Allies, Inc: Krystal L. Odell, President & CEO

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Life experiences can have a way of influencing career choices. In the case of Krystal L. Odell, President and CEO of Allies, Inc., growing up with a sibling with special needs served as the basis for her co-founding a non-profit organization that assists people with disabilities and their families.

“I have a sister with Down syndrome and growing up, the choices for her were pretty much slim to none,” Odell said. “One thing that has always driven me in my career in the disability field is to make sure that people with disabilities and their families have choices, that they can

live each day in their own community, and they can grow just like everybody else.”

Odell, along with Elise M. Gambino, vice president and COO, founded Allies as a non-profit organization in July 1999. What began as a volunteer effort for these women became 10 years of service for people of all ages and with all levels of disabilities in Hamilton, N.J. and surrounding communities. Their efforts have evolved into a vibrant organization of more than 750 employees serving about 1,500 people with disabilities through a multitude of programs.

The facility and its founders have received several awards, including new business of the year recognition from Hamilton Township and individual “outstanding women” honors. In addition, Allies has received the highest number of accreditations through The Commission on Accreditation of Rehabilitation Facilities.

Scope of Services

The scope of care provided by Allies goes from in-home care for families that may have children with disabilities to providing housing for people once they become adults.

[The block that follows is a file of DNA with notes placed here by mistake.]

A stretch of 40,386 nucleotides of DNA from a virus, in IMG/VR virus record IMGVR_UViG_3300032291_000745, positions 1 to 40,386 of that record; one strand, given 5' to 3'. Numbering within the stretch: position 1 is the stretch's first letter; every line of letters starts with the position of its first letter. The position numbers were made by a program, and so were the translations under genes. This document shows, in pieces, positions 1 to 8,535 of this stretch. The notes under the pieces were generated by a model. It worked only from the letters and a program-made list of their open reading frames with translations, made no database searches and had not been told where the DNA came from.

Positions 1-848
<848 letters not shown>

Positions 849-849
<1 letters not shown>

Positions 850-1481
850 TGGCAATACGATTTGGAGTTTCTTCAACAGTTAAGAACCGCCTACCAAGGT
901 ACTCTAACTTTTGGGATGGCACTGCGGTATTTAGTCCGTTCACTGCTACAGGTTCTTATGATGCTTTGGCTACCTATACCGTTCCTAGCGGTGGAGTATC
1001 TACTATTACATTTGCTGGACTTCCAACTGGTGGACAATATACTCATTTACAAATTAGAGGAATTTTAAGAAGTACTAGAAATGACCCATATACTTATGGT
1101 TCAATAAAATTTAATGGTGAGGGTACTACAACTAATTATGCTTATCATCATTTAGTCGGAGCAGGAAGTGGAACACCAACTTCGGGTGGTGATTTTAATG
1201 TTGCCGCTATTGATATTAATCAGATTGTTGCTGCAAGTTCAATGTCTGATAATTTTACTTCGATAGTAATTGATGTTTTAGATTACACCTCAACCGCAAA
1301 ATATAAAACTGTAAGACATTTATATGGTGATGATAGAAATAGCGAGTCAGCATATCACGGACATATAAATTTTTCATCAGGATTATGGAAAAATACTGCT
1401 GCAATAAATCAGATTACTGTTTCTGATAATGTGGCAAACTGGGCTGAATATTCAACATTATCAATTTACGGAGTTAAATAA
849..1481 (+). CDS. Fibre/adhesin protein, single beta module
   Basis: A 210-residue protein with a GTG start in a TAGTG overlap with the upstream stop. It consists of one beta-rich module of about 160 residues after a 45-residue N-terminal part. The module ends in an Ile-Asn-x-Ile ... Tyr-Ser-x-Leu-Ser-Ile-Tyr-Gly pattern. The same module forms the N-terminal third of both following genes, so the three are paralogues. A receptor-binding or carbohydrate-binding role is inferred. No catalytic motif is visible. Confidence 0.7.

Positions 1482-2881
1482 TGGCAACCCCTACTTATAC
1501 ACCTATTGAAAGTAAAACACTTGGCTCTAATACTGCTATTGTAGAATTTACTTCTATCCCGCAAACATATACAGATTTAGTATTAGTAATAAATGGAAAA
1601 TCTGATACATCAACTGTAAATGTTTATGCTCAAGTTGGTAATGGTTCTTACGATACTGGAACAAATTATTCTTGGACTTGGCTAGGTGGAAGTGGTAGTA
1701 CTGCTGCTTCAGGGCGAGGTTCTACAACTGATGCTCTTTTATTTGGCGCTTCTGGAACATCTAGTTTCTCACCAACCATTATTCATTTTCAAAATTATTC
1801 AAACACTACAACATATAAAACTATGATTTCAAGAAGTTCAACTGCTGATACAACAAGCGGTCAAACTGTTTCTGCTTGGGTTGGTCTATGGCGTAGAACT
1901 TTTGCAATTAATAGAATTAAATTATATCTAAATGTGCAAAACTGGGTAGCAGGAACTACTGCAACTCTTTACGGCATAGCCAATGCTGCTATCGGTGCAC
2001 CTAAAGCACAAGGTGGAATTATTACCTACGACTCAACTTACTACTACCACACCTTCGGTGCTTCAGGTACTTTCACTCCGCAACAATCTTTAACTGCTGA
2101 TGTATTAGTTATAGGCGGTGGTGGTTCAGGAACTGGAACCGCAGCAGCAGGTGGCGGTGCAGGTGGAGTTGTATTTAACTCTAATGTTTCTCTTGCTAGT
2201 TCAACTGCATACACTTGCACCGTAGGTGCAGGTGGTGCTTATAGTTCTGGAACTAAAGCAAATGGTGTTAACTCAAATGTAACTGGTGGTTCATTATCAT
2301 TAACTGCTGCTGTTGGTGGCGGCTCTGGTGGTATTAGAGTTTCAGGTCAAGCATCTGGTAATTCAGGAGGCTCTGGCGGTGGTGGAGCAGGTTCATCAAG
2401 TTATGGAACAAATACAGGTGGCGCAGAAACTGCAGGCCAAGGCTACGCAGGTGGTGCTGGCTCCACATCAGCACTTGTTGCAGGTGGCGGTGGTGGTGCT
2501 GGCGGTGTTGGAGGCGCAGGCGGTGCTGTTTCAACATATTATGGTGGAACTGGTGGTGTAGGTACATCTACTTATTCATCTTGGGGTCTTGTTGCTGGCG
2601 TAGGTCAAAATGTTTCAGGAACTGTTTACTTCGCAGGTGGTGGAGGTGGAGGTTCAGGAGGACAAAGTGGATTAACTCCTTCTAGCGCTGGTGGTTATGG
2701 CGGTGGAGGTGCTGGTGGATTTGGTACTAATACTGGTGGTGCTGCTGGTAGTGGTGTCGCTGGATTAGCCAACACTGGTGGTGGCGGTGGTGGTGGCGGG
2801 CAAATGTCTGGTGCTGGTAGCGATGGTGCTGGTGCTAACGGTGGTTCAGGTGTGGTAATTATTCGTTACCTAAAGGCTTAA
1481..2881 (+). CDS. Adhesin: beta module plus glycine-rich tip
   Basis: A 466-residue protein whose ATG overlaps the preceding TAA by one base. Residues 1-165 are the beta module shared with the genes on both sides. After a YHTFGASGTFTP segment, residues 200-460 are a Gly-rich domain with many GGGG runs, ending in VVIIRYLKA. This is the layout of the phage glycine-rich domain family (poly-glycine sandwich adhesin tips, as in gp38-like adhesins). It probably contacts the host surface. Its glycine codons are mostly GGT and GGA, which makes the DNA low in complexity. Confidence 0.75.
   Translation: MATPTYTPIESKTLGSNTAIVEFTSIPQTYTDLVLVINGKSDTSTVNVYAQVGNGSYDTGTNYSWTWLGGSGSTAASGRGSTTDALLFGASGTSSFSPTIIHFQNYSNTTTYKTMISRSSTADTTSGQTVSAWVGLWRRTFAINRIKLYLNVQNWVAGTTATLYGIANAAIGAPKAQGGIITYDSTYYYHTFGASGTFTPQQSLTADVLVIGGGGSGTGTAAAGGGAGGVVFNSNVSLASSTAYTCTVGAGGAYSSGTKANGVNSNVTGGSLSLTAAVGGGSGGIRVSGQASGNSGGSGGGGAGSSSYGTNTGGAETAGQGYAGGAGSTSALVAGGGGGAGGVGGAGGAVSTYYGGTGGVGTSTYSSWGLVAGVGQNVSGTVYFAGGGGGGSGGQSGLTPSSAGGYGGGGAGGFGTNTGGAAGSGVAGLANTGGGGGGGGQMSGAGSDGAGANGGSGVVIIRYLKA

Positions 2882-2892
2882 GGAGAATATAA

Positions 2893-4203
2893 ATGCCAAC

“We have affordable housing opportunities as well as provide group homes and other independent living facilities,” Odell said. “We help people find jobs, (we run a retail business “All in One Basket” which employs people with disabilities and we help students in high school with

disabilities to make the move from school to work.”)

Another special program offered by Allies, called financial literacy, involves teaching individuals how to save and budget their money, she said. This program is offered through Individual development Accounts, which are matched savings accounts that enable low-income families to

save, build assets, and enter the financial mainstream. Individual Development Accounts include a match incentive, similar to an employer match for 401(k) contributions. The resources for the matching funds include government and private sector sources.

Mission Driven

The mission at Allies is to make life better for people with disabilities and their families, Odell said. The staff works as a team to create an accepting environment where everyone has certain gifts and abilities.

“In a field of disabilities, sometimes that is a bit of a challenge,” she said. “But, they see what people can do every day and they really capitalize on their strengths. I think they see possibilities in people and opportunities where we can make life better for people.”

Hands-on Management

Odell describes her management style as hands on, noting that she spends time in the field providing support to staff members.